Colorectal cancer is the third most common cancer in the United States, and about 145, 000 new cases are expected each year (1). Approximately 15% to 30% of all colorectal cancer patients have synchronous liver metastases at initial diagnosis, and up to 60% will develop hepatic metastases at some point during their disease course (2–4). Therefore, liver metastases from colorectal cancer are a common oncologic problem. Because management of patients with colorectal liver metastases frequently involves medical oncologists, surgical oncologists, interventional radiologists and other specialists, a multidisciplinary setting is optimal. Palliative chemotherapy remains the mainstay of treatment for patients with widely metastatic colorectal cancer, and survival has increased significantly with the introduction of novel agents. However, 5-year survival of such patients remains anecdotal. Advances in surgical and interventional techniques, however, have made cure a possibility for some colorectal cancer patients with liver-only metastases. Patients with initially resectable colorectal liver metastases have achieved impressive 5-year survival rates of 30% to 70% following metastatectomy (4–6). Unfortunately, only 20% to 30% of patients with colorectal liver metastases are candidates for resection at initial presentation (7, 8). Preoperative or neoadjuvant chemotherapy may improve the rate of successful metastatectomy, limit the extent of hepatectomy and improve postoperative recovery in this group of patients. In patients with unresectable liver metastases, neoadjuvant chemotherapy can potentially render previously unresectable liver metastases amenable to surgery. The 5-year survival rate of those who subsequently undergo hepatic metastatectomy has been reported to be 20% to 40% (9).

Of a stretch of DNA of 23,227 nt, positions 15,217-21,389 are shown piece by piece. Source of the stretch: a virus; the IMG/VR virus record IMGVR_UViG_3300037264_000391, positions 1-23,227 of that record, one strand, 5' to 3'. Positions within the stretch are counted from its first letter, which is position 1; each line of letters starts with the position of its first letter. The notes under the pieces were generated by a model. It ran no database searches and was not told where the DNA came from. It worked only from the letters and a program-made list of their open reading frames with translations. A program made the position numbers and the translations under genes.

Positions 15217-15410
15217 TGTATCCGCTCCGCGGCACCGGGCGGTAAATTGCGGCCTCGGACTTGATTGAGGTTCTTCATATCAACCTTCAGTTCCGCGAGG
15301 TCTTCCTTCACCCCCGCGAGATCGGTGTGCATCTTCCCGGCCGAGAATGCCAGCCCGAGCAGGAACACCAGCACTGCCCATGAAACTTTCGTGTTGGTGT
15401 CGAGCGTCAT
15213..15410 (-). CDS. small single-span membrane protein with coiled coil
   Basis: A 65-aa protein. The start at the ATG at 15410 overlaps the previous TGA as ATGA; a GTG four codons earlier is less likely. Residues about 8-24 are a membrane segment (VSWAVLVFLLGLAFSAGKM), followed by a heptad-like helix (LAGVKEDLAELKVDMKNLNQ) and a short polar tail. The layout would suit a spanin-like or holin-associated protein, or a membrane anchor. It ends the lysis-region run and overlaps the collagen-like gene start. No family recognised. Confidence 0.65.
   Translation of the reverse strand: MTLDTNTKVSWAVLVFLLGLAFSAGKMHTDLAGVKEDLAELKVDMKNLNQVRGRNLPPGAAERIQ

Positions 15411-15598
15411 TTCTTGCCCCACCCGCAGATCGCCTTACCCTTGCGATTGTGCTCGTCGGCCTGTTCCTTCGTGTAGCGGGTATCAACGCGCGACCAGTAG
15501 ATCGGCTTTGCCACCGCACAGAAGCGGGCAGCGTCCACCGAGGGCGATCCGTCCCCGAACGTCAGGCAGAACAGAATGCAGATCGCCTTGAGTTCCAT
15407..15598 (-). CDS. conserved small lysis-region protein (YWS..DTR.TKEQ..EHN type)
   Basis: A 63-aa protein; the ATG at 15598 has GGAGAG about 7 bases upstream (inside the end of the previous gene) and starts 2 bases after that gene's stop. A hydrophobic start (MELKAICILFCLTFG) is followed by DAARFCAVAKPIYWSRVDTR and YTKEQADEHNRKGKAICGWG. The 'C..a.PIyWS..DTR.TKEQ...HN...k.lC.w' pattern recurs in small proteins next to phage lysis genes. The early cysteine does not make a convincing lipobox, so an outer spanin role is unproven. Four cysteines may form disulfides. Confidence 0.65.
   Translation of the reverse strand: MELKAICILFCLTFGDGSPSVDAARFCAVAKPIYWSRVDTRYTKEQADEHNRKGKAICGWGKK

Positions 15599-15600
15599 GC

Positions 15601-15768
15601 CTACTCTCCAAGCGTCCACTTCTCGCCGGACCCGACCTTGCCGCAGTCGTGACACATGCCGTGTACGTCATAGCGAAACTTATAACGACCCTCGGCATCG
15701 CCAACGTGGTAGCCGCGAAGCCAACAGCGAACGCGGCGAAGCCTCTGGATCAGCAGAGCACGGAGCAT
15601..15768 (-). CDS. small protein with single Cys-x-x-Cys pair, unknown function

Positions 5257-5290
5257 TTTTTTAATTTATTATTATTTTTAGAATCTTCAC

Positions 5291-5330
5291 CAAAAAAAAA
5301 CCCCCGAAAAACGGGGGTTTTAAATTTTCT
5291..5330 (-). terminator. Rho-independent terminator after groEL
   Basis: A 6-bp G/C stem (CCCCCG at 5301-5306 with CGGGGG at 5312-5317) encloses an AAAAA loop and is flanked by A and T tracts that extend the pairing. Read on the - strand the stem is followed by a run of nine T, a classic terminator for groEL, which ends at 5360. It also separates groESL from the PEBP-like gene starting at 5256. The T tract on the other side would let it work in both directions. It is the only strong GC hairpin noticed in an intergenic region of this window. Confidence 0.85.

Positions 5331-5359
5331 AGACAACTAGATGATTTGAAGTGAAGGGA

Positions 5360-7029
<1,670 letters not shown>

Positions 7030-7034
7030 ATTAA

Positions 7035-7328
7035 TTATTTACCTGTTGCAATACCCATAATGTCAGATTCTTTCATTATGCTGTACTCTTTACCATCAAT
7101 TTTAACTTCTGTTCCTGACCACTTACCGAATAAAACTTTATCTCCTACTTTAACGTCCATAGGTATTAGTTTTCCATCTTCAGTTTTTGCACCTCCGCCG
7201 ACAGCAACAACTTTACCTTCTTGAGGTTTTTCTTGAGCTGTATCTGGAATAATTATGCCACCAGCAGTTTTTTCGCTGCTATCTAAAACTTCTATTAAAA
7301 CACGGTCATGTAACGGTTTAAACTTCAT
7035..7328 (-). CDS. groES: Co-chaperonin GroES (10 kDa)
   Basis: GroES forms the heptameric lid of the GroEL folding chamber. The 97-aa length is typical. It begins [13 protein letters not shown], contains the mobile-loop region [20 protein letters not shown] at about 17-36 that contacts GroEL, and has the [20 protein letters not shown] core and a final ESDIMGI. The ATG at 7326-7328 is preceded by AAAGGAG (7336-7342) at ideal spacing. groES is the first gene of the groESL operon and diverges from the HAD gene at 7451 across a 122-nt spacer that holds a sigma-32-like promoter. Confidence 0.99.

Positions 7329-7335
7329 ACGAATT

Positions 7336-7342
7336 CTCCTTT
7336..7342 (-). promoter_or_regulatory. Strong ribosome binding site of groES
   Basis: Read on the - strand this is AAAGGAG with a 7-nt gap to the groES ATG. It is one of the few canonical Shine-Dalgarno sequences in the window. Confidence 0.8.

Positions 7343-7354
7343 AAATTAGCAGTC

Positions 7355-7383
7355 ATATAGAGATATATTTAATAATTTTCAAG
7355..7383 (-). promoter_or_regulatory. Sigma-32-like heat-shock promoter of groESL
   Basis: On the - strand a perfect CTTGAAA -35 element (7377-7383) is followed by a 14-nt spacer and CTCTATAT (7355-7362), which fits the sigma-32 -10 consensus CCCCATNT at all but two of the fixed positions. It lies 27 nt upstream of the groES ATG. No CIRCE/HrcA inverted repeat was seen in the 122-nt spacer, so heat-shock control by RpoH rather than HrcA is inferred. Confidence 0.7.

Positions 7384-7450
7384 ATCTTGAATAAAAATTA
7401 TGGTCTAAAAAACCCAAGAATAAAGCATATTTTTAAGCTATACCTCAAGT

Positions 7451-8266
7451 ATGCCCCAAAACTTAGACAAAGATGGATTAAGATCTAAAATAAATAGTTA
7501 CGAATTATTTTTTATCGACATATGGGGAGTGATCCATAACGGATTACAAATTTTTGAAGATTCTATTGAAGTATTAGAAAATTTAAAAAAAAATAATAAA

|Original language||English (US)|
|Title of host publication||Interventional Oncology|
|Subtitle of host publication||Principles and Practice|
|Publisher||Cambridge University Press|
|Number of pages||21|
|State||Published - Jan 1 2008|
ASJC Scopus subject areas